Last night a friend invited us over for the evening meal. She had hardly slept a wink the night before because the power had been off all night (thankfully, while it had gone off and on in the night, it wasn't off all night at our house). Then she worked all day and came home around 4:30 p.m. to fix dinner for us. Around 6:30 the power went off again and stayed off throughout the evening. It was probably 95 degrees in her apartment and we were all sweating profusely. A friend who is doing a one month refresher course at a nearby school dropped in and she joined us for dinner. I thought I'd take a picture of us sharing a meal, but it was too dark! The power did finally come on right before we left (but they said it went off again in the night and they had a second sleepless night).
This is a perfect example of true hospitality. Our friend went on with the meal in spite of cooking in less than ideal conditions. She laughed and joked about eating by flashlight. And in the midst of the darkness and sweat she invited in an unexpected guest.
Hospitality comes more naturally to some than to others. I wouldn't say it's natural to me, but I've learned to do it with a minimum amount of stress and to enjoy having extra people around the table. It's a good thing, too, because in my job new people are constantly arriving, so we have guests often.
I think hospitality is something we don't do as much of as people used to. When I was growing up and our family was on furlough, we always stayed in somebody's home when my dad preached and we always had a home-cooked meal with the pastor or a church member. Now, and this isn't a criticism, as often as not, we get put up in a hotel room and somebody takes us out to dinner.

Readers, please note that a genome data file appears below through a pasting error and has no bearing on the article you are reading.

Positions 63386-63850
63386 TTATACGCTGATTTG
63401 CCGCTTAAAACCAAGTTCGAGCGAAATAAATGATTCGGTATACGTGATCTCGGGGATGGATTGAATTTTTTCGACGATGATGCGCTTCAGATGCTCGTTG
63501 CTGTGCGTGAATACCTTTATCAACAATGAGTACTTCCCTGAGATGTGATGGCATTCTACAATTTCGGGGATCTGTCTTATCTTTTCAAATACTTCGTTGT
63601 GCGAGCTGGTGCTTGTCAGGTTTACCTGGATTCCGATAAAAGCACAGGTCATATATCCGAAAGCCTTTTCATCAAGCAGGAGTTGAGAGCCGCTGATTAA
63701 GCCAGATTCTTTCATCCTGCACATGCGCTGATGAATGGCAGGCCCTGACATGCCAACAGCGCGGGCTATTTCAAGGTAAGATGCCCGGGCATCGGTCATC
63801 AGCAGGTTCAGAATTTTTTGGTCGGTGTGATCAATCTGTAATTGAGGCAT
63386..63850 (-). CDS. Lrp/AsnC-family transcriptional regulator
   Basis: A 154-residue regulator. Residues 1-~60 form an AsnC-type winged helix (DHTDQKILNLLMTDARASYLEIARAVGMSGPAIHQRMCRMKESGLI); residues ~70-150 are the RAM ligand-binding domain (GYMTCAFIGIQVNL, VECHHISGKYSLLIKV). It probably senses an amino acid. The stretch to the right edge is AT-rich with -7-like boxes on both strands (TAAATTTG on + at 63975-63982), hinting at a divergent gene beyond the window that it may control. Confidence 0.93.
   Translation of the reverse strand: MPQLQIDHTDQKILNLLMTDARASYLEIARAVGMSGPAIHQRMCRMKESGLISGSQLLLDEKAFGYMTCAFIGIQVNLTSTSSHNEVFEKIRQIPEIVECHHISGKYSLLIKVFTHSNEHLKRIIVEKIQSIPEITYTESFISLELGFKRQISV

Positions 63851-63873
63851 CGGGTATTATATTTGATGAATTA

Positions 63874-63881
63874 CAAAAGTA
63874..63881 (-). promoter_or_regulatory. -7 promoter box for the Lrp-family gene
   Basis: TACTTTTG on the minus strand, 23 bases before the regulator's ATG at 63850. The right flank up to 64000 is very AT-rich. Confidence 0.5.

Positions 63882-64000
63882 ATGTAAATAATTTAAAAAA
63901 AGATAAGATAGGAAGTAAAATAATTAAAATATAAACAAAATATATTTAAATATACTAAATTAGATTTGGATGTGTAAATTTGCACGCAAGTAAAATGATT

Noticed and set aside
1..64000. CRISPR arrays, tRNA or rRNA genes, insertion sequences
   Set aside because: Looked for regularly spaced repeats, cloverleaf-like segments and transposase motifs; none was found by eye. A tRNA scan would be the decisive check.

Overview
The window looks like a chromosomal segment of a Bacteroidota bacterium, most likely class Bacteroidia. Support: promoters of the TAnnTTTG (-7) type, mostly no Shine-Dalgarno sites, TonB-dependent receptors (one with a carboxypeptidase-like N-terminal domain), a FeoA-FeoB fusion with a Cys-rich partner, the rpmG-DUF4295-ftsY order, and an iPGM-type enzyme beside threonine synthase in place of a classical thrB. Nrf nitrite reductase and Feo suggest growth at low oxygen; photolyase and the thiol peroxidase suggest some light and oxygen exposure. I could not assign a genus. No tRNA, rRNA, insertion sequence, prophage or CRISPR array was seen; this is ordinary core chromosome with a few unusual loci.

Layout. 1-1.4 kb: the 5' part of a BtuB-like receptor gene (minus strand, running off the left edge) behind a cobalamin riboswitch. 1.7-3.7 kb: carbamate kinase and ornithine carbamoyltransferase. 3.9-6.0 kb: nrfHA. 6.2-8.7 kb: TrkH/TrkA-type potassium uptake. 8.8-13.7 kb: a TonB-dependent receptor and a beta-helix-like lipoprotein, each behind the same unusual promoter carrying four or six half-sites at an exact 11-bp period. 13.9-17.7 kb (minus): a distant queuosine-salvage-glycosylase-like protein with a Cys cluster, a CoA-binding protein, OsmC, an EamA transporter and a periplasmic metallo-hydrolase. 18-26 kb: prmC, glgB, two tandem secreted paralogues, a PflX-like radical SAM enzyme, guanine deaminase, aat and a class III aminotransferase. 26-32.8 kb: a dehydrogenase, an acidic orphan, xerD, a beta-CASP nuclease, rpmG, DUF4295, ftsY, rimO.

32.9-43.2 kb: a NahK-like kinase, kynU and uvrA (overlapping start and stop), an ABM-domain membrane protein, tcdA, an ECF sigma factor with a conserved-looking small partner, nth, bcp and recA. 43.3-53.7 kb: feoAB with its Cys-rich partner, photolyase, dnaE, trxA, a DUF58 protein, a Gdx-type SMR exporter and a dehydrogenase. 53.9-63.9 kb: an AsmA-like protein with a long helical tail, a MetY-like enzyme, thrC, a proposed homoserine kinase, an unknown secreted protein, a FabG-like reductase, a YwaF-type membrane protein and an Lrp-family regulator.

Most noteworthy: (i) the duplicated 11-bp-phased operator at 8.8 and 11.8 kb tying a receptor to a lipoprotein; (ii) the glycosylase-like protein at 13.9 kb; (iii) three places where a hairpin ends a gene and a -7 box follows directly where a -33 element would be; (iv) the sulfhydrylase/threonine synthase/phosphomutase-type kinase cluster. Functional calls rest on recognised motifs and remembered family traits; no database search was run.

I just want to encourage you to not use excuses such as "I'm too tired", "My house is a mess", "I work all day", "It costs too much to have guests", "I will have to create yet another meal ex-nihilo", or "I don't know what I'd say" to stop you from having guests. I've thought all of those things and could use all of them as an excuse. Believe me, after working an 8-hour day (or longer) when it's 100 degrees out and the power is off, it would be easy enough to say I can't do it. But there's something about sitting around a table and sharing a meal together that unites you as friends and draws you closer together. The best conversations take place around the table.
Our African brothers and sisters have so much to teach us about hospitality. They just always cook extra food assuming somebody will stop by at meal time. It's not unusual to find out-of-town guests staying with them, sometimes for weeks at a time. Even the very poor will at least bring you a glass of water or a bowl of porridge when you visit.
I Peter 4:9 -- Be hospitable to one another without complaint.
Hebrews 13:2 -- Do not neglect to show hospitality to strangers, for by this some have entertained angels without knowing it.